Saturday, April 28, 2012

Khao Yai National Park, Thailand

Great Hornbills rule the roost

The Khao Yai National Park, a UNESCO World Heritage Site, is Thailand's oldest and best-known national park. It is an ecological wonderland and boasts some 390 bird species. I am told it is larger than Singapore.

As for the bird life there, the king of them all for me is the Great Hornbill (Buceros bicornis)

Length: 95-105 cm
Poids: Male - 26-34 kg; Female - 21.5-33.5 kg

Feeding the young inside a hollow of the tree trunk, Papa (left) with fruit in beak while Mummy gives instructions.

The Great Hornbill is the largest of the hornbills. They form life-long monogamous relationships.

Their distinctive call "kok kok" resonates through the valleys and hence are easier to spot.

Breeding pairs forage for food together and the feeding interval is about an hour. It is interesting to note that the female (whitish eyes and has less black on the casque than the male) arrives first but she waits in a neighbouring tree for the male, which is larger and has red eyes, to fly in. It is always a breathtaking sight to see this huge bird land, it was almost like watching an airplane land accompanied with the whooshing sound made with the flapping of its large wings. 

Interestingly, the male will feed the young first standing on the perch outside the nest. It regurgitates many berries and fruit (see photo above) and pokes its head into the narrow cavity of the tree trunk to feed. The female waits here turn on a lower brand. She feeds her young with insects which provide protein and calcium (picture on the right). The order of feeding may indicate what type of food should be ingested first.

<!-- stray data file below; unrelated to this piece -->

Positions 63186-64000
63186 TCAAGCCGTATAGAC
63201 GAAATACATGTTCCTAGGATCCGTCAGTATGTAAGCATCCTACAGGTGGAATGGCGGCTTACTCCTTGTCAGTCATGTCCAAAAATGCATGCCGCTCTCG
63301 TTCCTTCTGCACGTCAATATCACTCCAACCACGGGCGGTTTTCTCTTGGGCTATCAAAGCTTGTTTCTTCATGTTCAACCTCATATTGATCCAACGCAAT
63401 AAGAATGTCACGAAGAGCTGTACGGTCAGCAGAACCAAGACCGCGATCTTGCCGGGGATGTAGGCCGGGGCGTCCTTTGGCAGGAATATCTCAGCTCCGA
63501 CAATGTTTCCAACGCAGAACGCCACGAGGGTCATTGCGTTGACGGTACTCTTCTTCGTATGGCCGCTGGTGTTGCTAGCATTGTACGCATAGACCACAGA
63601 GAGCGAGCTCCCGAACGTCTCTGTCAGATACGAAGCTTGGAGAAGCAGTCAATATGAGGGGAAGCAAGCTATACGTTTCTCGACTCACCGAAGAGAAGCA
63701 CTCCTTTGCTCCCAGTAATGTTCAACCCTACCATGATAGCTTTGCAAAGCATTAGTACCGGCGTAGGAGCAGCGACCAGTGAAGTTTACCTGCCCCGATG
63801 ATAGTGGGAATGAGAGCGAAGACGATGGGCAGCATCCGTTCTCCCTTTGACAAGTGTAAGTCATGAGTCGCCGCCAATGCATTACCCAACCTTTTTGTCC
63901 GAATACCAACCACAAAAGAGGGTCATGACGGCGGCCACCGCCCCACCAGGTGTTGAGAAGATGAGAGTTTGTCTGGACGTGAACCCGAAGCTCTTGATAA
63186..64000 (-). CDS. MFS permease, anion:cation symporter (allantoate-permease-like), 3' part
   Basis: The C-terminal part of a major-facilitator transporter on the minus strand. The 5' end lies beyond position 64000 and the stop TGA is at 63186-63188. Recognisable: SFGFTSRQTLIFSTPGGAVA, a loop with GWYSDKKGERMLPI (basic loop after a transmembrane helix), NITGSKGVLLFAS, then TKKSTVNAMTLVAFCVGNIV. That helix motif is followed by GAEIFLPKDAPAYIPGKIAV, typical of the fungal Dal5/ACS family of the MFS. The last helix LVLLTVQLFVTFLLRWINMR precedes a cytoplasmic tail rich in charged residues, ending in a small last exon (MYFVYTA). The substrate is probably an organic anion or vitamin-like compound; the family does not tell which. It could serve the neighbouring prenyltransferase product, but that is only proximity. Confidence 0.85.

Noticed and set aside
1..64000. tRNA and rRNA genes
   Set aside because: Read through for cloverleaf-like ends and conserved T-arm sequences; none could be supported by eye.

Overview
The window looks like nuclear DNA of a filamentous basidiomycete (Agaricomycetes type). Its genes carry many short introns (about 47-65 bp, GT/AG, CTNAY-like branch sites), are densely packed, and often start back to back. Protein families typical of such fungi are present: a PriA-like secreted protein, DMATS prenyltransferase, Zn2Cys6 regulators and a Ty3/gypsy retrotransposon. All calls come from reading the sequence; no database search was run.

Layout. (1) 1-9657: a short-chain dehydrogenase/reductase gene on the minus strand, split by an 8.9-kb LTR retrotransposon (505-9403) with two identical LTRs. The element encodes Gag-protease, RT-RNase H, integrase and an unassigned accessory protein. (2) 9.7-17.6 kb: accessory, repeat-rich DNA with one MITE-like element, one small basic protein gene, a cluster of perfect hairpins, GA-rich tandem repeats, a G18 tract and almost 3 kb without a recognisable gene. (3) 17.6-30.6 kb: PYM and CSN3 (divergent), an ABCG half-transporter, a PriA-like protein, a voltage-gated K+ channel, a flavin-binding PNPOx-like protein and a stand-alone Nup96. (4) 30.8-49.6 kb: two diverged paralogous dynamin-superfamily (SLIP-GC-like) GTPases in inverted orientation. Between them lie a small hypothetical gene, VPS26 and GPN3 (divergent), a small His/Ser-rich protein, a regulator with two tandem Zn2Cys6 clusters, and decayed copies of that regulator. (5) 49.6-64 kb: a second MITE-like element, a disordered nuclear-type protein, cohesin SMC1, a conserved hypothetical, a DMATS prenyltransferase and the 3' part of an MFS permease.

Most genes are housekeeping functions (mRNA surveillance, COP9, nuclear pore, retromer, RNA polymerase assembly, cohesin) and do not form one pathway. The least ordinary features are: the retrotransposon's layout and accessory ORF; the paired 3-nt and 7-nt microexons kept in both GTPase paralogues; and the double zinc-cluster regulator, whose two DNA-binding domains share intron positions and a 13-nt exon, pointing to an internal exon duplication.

Do watch the videos on the feeding process.

1. Papa feeding young with fruit:

2. Mummy waiting her turn:

3. Mummy feeding her young with insects:

4. Mummy's off to forage:

At another location, a lone male was spotted feeding fruit to the nesting female inside the tree trunk. It coughed out at least 20 berries. It, too, foraged for about an hour before returning to the tree to feed its mate, which has sealed herself and her young in with a barrier made mainly with faeces.


All Wild said...

oh, nice, lovely. I want.

Unknown said...

All Wild, a friend just told me he saw many Great Hornbills at Lake Kenyir in Malaysia.